[OSM-talk] Ground truth for non-physical objects
frederik at remote.org
Tue Dec 11 10:02:58 UTC 2018
On 11.12.2018 10:37, Tomas Straupis wrote:
> 1. Non-physical objects are mapped by observing/verifying their
> REFLECTION in physical world.
> Opinion 1 would mean that we should remove all(most?) non-physical
> objects: country, state, county, city, suburb, national/regional park
> boundaries (and a lot more) as most of that is unobservable on the
> ground and sometimes reflection of small part of them on the ground is
I think that we should not have a "fundamental" approach here but one of
Non-physical (non-observable) things should definitely be the exception
in OSM, and it is my opinion that each class of non-physical things we
add needs a very good reason for adding them.
For example, certain historic facts are very well documented, sometimes
even by old maps or photographs, but we don't want them in OSM if they
are not visible on the ground any more. I think that this is the right
approach, and we normally don't want things that are not visible on the
We are making an exception, though, for some types of boundaries because
we think they are important enough to warrant this exception. Not only
important for map users, but also for the mapping process itself - for
example, boundaries could be important for our own statistics or for
knowing whether or not you are even allowed to go somewhere.
"Let's delete all boundaries" would certainly be an overreaction; "let's
require a very good reason for boundaries to have them in OSM" is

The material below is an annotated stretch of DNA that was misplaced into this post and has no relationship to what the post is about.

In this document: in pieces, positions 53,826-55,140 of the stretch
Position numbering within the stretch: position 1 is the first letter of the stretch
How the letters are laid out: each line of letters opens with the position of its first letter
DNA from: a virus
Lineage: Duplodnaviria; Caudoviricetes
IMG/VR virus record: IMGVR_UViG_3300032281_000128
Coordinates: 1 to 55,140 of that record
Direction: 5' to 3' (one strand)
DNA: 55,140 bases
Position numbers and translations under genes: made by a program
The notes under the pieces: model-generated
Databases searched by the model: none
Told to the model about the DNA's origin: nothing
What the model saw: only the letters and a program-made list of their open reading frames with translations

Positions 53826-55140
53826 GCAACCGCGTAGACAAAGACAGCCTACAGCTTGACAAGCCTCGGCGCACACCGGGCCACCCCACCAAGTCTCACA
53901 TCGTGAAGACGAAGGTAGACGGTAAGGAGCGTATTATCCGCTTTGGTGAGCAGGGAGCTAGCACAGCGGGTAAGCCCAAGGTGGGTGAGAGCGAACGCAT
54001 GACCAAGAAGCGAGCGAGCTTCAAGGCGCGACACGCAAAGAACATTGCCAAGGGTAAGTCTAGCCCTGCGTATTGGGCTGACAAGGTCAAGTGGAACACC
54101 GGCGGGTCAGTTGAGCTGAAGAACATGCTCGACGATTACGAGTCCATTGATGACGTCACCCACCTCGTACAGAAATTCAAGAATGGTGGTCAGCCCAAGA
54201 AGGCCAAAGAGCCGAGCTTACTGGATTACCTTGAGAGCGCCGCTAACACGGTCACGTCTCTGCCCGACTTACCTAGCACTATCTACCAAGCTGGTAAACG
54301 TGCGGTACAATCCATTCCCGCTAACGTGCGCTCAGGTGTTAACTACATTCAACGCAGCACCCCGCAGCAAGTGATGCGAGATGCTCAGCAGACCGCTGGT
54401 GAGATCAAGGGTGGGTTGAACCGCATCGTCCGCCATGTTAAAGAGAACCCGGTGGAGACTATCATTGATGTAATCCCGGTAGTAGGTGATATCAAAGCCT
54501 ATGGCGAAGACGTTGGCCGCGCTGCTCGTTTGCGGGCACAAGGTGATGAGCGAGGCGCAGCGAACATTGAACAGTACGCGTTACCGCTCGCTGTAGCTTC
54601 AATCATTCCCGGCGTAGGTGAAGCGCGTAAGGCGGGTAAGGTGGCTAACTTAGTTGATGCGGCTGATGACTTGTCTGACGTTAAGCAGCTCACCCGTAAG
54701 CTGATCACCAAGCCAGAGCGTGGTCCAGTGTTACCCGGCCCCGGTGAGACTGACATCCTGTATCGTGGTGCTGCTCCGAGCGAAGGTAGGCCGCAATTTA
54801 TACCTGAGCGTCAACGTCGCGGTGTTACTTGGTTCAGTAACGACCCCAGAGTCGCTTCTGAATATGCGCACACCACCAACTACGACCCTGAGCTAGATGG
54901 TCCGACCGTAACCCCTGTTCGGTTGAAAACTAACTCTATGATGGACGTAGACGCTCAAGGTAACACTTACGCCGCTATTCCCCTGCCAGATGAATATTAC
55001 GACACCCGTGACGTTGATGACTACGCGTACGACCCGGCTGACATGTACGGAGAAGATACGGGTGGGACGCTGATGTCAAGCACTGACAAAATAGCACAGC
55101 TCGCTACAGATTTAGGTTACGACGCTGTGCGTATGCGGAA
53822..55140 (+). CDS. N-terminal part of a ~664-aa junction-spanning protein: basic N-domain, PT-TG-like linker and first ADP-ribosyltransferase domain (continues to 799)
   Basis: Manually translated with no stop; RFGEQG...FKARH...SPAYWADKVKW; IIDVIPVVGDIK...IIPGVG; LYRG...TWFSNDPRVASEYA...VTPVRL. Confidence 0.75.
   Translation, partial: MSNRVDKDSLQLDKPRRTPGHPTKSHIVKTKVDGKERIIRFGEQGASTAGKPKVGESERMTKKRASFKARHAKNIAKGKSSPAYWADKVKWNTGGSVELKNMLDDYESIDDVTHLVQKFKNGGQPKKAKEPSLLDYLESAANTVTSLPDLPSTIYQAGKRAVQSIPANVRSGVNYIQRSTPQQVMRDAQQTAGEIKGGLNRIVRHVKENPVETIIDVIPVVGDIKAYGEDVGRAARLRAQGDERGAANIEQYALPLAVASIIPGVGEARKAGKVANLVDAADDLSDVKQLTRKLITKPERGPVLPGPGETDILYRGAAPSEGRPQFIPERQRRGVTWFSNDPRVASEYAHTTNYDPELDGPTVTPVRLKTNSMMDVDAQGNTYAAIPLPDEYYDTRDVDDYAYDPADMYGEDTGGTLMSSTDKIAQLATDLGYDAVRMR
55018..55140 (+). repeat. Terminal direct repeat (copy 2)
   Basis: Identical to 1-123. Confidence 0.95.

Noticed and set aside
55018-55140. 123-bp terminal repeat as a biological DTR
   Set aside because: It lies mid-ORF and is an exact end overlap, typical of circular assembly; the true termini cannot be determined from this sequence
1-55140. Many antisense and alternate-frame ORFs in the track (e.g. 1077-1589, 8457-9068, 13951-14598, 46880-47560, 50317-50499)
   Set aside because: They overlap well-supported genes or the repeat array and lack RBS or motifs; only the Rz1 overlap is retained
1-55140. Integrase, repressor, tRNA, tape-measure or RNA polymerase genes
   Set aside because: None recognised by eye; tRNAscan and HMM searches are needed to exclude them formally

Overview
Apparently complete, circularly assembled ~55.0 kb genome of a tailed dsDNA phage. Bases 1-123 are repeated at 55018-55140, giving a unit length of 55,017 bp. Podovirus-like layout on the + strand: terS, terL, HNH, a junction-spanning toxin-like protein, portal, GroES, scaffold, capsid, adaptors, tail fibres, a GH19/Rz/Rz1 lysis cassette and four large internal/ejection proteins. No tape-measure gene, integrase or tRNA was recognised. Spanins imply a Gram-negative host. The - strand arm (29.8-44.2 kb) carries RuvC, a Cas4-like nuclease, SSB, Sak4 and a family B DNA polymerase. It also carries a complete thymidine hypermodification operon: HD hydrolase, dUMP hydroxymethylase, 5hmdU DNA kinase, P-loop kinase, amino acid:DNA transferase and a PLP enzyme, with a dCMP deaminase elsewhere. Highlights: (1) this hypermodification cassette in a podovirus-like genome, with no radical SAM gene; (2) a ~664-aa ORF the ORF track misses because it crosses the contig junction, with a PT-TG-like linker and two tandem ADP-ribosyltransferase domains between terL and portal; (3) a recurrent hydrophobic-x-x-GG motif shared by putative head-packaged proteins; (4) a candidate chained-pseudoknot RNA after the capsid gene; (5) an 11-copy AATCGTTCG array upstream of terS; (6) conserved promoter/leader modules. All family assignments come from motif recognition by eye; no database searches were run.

better. But "let's map things according to documents" is IMHO worse, and
you haven't even touched on the question of authority (whose documents
do you believe). You are right in saying that most current boundaries in
OSM are actually copied from documents, but we only do that where
everyone agrees that the documents actually depict the situation on the
ground. As soon as they are out of touch with the situation, we won't
consider documents a useful source any more.
Also, I think you are too fast in discounting the verifiability of
boundaries. Even in the absence of actual marked lines, fences, or
walls, you will often find the "reflections" that you speak of if you
look a bit closer: Which government do I pay my taxes to? Which police
department is responsible for my area? Which local authority do I get my
food stamps from, whatever.
Frederik Ramm ## eMail frederik at remote.org ## N49°00'09" E008°23'33"
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